Updated: October 29, 2020
Billionaire Michael Bloomberg once said, “Always bounce the check to the undertaker, and give it all away before you go.”
Personally, I wouldn’t want to bounce that check and rob the undertaker of his income. However, that quote is a reflection of the growing desire of many in Western countries to die broke.
Dying broke in this context doesn’t literally mean living in poverty. It’s more of a financial goal — to enjoy and utilize your wealth as much as you can while you’re still alive and probably leaving behind just enough money for your family to spend on your funeral expenses.
And this begs the question, how much is the cost of dying, particularly in the Philippines? What are the funeral costs and other expenses that you have to consider?
It’s important to know, and subsequently plan for it, to avoid giving our family and loved ones additional financial burden when we pass away from this world.
Can you afford to die? Let’s check and find out. Note: Figures are based on 2017 data.
Cost of Death
This refers to the medical and hospital bills, if applicable, which will vary. It also includes incidental costs if the death involves an accident and/or property damage.
This involves getting a death certificate from the Philippine Statistics Authority (PSA), getting burial permits, and other documents. The total cost would be about P1,000.
Most funeral homes offer all-in-one packages. This would include the processing of the legal documents, embalming, casket, and the venue of the funeral.
A simple setup would cost around P15,000 while a grand service can cost as much as P500,000. On average, the total amount of P150,000 would be a reasonable figure.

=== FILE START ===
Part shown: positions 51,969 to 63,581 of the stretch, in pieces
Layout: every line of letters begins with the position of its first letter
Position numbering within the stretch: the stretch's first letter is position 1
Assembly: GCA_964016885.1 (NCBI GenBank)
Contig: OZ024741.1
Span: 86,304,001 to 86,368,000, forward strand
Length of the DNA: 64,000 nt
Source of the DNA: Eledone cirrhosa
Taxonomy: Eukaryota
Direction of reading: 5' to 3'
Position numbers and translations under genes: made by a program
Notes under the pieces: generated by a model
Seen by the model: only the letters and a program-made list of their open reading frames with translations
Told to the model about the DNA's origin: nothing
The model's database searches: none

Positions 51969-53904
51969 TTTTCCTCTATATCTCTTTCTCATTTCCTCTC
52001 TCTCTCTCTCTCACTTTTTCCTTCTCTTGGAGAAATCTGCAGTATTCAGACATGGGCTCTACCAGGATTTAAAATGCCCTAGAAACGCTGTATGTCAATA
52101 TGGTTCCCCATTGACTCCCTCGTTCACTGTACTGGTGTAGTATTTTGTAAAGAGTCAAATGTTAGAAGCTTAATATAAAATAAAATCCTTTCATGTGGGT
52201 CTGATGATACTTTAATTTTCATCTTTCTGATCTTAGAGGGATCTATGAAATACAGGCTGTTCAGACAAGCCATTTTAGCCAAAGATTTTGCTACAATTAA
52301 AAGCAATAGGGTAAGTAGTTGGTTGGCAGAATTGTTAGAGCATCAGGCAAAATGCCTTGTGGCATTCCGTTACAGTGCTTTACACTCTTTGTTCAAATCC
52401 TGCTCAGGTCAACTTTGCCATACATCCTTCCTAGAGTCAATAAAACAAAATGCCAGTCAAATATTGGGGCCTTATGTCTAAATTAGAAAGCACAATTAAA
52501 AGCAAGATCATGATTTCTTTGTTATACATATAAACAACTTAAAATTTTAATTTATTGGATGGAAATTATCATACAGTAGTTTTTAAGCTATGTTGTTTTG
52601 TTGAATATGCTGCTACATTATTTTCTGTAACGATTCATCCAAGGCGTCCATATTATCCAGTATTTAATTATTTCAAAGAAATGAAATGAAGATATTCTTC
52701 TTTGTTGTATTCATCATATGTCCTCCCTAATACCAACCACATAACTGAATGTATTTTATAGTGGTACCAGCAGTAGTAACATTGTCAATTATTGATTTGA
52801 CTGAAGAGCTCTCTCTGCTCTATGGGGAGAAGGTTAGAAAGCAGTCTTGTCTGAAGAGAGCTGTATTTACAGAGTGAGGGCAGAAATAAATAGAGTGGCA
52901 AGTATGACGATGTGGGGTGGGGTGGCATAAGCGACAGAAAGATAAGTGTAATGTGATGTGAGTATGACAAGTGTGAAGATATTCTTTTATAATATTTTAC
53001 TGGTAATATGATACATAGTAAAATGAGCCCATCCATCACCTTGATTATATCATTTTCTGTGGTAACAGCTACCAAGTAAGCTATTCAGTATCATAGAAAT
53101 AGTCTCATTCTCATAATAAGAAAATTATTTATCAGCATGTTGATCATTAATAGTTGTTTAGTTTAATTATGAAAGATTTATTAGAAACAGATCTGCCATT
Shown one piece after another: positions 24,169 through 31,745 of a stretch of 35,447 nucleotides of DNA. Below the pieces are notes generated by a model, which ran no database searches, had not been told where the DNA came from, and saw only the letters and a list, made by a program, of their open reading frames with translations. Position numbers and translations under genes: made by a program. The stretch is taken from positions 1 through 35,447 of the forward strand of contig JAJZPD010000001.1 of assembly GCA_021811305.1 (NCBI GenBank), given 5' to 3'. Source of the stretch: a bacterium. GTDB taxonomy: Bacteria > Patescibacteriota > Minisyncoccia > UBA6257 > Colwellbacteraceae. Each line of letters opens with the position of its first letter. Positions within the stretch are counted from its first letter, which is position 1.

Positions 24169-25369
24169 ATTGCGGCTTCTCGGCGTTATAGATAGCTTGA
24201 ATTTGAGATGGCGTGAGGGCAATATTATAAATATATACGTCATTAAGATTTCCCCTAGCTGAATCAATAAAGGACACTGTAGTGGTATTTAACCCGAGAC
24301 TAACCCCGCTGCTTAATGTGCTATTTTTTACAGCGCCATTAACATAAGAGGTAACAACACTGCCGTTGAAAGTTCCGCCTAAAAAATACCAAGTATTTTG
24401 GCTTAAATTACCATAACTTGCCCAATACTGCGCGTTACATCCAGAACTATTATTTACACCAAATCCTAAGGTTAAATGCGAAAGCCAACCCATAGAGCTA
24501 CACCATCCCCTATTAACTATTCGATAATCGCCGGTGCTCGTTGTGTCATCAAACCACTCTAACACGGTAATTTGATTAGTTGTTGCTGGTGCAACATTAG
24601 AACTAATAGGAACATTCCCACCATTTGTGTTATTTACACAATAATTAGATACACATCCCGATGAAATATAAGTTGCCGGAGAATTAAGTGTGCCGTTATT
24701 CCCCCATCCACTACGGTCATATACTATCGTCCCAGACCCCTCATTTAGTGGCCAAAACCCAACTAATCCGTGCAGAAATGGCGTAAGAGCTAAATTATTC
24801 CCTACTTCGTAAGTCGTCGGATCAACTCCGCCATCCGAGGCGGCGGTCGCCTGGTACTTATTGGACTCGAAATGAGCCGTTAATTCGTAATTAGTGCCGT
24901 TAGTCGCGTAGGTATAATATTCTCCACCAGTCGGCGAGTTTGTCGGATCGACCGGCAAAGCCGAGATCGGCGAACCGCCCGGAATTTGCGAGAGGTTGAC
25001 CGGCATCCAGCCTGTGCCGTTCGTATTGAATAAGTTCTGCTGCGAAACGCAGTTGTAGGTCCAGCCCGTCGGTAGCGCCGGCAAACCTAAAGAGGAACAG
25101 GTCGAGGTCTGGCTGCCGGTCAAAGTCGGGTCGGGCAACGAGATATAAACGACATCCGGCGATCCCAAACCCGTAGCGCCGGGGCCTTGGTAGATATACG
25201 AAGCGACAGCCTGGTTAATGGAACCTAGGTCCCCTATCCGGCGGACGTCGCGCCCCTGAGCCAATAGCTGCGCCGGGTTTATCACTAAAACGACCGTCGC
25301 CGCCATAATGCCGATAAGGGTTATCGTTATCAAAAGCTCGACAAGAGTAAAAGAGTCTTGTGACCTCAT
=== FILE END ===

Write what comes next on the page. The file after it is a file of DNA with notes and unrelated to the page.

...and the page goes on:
If not included in the funeral package, expect to spend on these additional costs:
- Casket: Between P3,000 to P100,000 – P50,000 on average
- Cremation: Between P10,000 to P50,000 – P15,000 on average
- Urn: Between P3,000 to P80,000 – P50,000 on average
- Flowers: Between P1,000 to P10,000 – P5,000 on average
Lastly, some would also need to spend on burial clothing, which can cost around P2,000.
During the Wake
If not included in the memorial package, expect to spend around P1,000 per day, which covers the venue rental, water, electricity, and other incidentals.
It’s expected that you’ll serve food and beverages to your visitors. On average, this would cost P1,000 per day for simple snacks, and up to several thousand for food catering services.
The cost greatly depends on the activities. Expenses include prayer services, requiem mass, security, transportation, tips, and other incidentals. Figures run between P5,000 to P50,000; or P10,000 on average.
Apartment tombs can be rented for about P1,000 per year. While purchasing an estate lot can cost several million. However, an average, private lot would cost about P100,000.
On the other hand, a columbarium, which can hold multiple urns, can start at P20,000 up to P150,000 – depending on the location.
If not included in the memorial lot or columbarium price, you’ll shell out around P1,000 for a headstone or gravestone. Plus other costs, depending on the setup of the grave.
The mid-range cost of dying in the Philippines would be around P200,000. However, additional expenses, such as estate taxes will be incurred as a result of the person’s death.
This is why it’s important to financially prepare for our deaths. Some of the things you can do are:
- Have an emergency fund that your family can use for urgent costs, in case something happens to you.
- Be covered by health insurance to minimize medical and hospital costs.
- Get a memorial plan or pre-need funeral service package. Not only will you spend less, but you can also pay on installment. Plus, these policies are often transferrable.
- Avail of a life insurance policy to cover funeral expenses and estate taxes. The death benefits are usually released to the beneficiary within a few days.
- Have a Last Will and Testament, which can include your preferred funeral arrangements. Knowing what you want to happen when you die will help you set the proper budget for it.
- Keep important documents, such as insurance policies and investment certificates, safe and secure. Give instructions on how to access them to your trusted loved ones.
- Be aware of organizations, institutions, or places, where you have death benefits. For example, some cities give burial allowances, while some bank products come with free life insurance. Every peso counts, so keep an updated list.